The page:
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Lifelike Bronze Swimmer Sculpture Dazzles Passersby in SoHo

An ultra-lifelike sculpture of a tranquil woman wearing a pink bathing cap was installed in SoHo on May 20, 2012.
An ultra-lifelike sculpture of a tranquil woman wearing a pink bathing cap was installed in SoHo on May 20, 2012.
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DNAinfo/Andrea Swalec

SOHO — A sculpture of a woman recently installed in SoHo's Petrosino Square is so realistic that observers couldn't tell the difference between painted raindrops and the real thing during a spring downpour Monday. 

The ultra-lifelike sculpture featuring a tranquil woman wearing a pink bathing cap — the latest public art project backed by the city Parks Department — was installed Sunday and dazzled passersby this week. 

East Flatbush resident Andrea McFarlane said Carole A. Feuerman's nearly 7-foot-long painted bronze sculpture, "Survival of Serena," added a touch of whimsy to her stroll through Petrosino Square, the triangular park at the intersection of SoHo, NoLita and Little Italy. 

"The colors just popped," McFarlane said, as she examined the swimmer's eyelashes, fingernails and the wisps of hair hanging from her swim cap. "It looks so real I wanted to touch it."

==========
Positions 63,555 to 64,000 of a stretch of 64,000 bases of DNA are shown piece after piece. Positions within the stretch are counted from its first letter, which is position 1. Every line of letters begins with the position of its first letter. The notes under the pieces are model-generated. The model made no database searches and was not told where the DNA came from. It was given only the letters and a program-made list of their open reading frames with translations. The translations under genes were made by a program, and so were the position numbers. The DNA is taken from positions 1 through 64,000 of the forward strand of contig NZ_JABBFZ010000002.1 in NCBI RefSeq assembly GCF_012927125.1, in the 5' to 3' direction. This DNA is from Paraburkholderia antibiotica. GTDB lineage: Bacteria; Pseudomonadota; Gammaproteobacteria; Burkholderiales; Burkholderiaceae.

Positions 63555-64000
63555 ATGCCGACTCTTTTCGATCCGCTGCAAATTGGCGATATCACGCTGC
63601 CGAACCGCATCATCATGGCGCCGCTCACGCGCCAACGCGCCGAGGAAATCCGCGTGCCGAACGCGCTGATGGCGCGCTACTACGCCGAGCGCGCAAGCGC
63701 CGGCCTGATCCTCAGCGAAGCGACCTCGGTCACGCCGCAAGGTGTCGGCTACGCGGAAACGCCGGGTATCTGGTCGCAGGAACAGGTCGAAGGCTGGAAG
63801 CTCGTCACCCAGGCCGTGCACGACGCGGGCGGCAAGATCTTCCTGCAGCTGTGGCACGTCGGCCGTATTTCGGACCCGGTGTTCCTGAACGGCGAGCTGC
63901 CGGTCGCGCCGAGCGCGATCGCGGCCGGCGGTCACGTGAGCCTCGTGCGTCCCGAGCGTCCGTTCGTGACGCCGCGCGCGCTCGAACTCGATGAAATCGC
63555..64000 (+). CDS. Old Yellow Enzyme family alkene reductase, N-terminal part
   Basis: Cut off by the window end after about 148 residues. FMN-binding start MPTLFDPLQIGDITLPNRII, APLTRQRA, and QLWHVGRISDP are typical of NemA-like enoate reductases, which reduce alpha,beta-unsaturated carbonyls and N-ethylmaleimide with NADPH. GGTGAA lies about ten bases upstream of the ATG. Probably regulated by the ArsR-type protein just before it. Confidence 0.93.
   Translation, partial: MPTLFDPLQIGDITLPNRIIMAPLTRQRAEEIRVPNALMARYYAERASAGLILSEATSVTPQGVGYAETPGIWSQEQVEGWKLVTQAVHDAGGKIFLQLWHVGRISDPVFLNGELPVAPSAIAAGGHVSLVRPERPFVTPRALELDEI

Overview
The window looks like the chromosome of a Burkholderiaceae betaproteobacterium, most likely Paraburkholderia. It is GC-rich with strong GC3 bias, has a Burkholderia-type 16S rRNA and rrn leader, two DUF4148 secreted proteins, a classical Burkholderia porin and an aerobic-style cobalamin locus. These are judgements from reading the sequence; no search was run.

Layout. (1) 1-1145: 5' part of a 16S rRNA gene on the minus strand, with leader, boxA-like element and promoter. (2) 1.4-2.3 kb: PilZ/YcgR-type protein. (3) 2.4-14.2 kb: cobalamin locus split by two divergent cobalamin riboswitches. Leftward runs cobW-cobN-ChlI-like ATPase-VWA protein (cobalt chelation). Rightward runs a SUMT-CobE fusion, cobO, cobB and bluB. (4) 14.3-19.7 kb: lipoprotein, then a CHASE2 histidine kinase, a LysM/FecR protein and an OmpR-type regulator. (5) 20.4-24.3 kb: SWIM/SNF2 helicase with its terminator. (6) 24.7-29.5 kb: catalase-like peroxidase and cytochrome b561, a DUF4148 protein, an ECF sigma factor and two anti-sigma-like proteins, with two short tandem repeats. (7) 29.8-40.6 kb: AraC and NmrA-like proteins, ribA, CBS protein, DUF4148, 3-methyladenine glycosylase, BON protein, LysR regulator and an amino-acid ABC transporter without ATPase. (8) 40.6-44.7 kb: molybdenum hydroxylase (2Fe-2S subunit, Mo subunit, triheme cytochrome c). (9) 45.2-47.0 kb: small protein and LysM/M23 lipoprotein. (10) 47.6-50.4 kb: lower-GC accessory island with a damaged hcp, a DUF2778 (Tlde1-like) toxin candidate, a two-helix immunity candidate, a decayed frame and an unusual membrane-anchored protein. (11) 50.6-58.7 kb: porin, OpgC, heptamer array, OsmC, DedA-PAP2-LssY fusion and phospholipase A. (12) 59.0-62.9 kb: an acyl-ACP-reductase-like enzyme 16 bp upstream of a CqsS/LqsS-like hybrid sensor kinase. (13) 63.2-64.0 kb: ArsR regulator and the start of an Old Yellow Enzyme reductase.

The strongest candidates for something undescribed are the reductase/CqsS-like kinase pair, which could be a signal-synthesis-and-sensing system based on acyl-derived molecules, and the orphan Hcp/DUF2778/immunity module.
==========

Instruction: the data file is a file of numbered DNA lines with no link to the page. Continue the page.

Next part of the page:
Feuerman, a 25-year SoHo resident, spent six months applying more than 100 layers of paint to the figure cast in bronze — rather than in her usual medium of painted resin — so it can withstand the elements. 

"It's quite a feat to make hard metal look like soft flesh," she said. 

A version of "Survival of Serena" made from painted resin debuted at the Venice Biennale in 2007 and won top honors in the Beijing Biennale in 2008, Feuerman said. The statue is named after Venice's former name La Serenissima, meaning "the most serene." 

Feuerman said she has made a series of sculptures depicting calm bathers because people relate to "the simple act of resting."

"I like people to look at a sculpture and feel emotionally moved and connected to it. This work makes people stop and contemplate their own feelings. It makes people think about what this girl was doing to make herself so happy," she explained. 

"I want people to go [to Petrosino Square] and for it to make them happy," added the upstate New York native, who has studios in Chelsea and Jersey City.

The busy intersection of Spring Street, Lafayette Street and Cleveland Place was also in need of some serenity, Feuerman said. 

"I like this park for its peace at a place that has more and more happening and is become more of an 'in' spot." 

"Survival of Serena" is scheduled to remain in Petrosino Square through September 23, according to a statement from the Parks Department.